More MS news articles for September 2000

Celebrity spotlight on stem-cell research

Fox, Tyler Moore ask for funds as critics cite moral objections

Megan K. Doyle - Cox News Service

WASHINGTON _ Actors Michael J. Fox and Mary Tyler Moore urged a Senate panel Thursday to support federal spending for stem cell research.

"The consistent and inescapable conclusion is that this research offers the potential to eliminate diseases," said Fox, who suffers from Parkinson's disease and left his starring role in the television series "Spin City" this year to establish a foundation for Parkinson's research.

Stem cell research involves the use of embryonic stem cells, which are derived from human embryos and can develop into most of the body's specialized tissues, including muscle cells, nerve cells, liver cells and blood cells.

The cells' ability to divide for indefinite periods of time make them ideal for research and possible treatments of spinal cord injuries and diseases such as Parkinson's, diabetes, heart disease, and multiple sclerosis, according to the National Institutes of Health.

Current law prohibits federal money from being used for research that would destroy human embryos, but does not directly refer to stem cell research. A bill proposed by Sen. Arlen Specter, chairman of the Senate Appropriations subcommittee for labor, health and human services and education, would allow federal money to be used for stem cell research.

Opponents of stem cell research warned that the legislation could result in human embryos being created and sold specifically for such research.

"All of this cheapens human life and our respect for it," said Russell Saltzman, a Lutheran pastor from Kansas City, Mo.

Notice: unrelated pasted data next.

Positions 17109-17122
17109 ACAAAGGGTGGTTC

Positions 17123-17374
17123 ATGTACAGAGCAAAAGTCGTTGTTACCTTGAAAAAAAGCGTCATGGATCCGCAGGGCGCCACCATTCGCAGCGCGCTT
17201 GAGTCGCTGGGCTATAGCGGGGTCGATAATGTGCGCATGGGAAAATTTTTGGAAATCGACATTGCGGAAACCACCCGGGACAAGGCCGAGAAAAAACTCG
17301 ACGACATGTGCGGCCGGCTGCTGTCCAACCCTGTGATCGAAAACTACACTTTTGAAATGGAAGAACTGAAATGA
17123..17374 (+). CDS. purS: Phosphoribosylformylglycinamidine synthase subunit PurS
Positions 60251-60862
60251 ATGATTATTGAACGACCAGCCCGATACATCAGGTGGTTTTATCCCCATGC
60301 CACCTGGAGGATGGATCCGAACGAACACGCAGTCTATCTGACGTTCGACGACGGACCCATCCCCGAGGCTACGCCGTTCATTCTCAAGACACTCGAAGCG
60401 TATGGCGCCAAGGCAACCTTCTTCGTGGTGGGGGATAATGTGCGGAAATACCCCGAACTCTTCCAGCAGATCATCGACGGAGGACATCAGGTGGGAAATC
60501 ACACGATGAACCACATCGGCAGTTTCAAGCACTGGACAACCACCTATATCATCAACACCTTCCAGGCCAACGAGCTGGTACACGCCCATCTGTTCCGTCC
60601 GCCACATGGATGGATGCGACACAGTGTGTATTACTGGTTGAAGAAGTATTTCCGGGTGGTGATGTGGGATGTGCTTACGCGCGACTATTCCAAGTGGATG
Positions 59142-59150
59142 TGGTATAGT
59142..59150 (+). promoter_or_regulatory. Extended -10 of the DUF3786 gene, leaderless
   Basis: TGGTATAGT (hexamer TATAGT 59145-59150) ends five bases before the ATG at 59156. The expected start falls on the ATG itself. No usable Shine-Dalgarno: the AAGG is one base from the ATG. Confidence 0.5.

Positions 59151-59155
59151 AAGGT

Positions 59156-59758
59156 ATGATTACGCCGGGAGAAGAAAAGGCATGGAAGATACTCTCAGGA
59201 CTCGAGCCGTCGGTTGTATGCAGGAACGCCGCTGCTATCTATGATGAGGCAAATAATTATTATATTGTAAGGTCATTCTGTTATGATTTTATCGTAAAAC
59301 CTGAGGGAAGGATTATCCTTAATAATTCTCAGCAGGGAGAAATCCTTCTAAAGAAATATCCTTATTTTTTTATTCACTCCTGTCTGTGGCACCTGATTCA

Ron Heagy, a quadriplegic victim of a surfing accident and founder of the Life is an Attitude Foundation, also testified against the use of stem cells from human embryos on moral and ethical grounds.

Fox, Moore and other supporters of the research cited guidelines issued by the National Institutes of Health on Aug. 23 as an acceptable method of ethically regulating stem cell research.

"While I do understand that some people have heartfelt concerns about this research, ... stem cell research should be pursued vigorously and is appropriate for federal funding," said Moore, who suffers from diabetes and is international chairman of the Juvenile Diabetes Foundation.

Actress Gina Gershon, who appeared in the movie "The Insider," testified on behalf of her friend, Jennifer Estess, who suffers from Amyotrophic Lateral Sclerosis (ALS), also known as Lou Gehrig's Disease.

"ALS breaks down the body ... until a person can no longer breathe," said Gershon. "Stem cell research could reverse that process. To not find out seems like an agonizingly cruel decision."

Experts in cell biology, cancer research and gene therapy also testified, stating that embryos would not be created for stem cell research, in accordance with the National Institutes of Health guidelines.

"Cells used for research must be derived solely from embryos generated for fertility treatments and in excess of clinical need. Such embryos would otherwise be discarded," said Dr. Richard O. Hynes, president of the American Society for Cell Biology.

"I see in these cells a chance for a medical miracle," said Fox. "The government has done its work. Now we ask you to release our tax dollars so the scientists can do their work."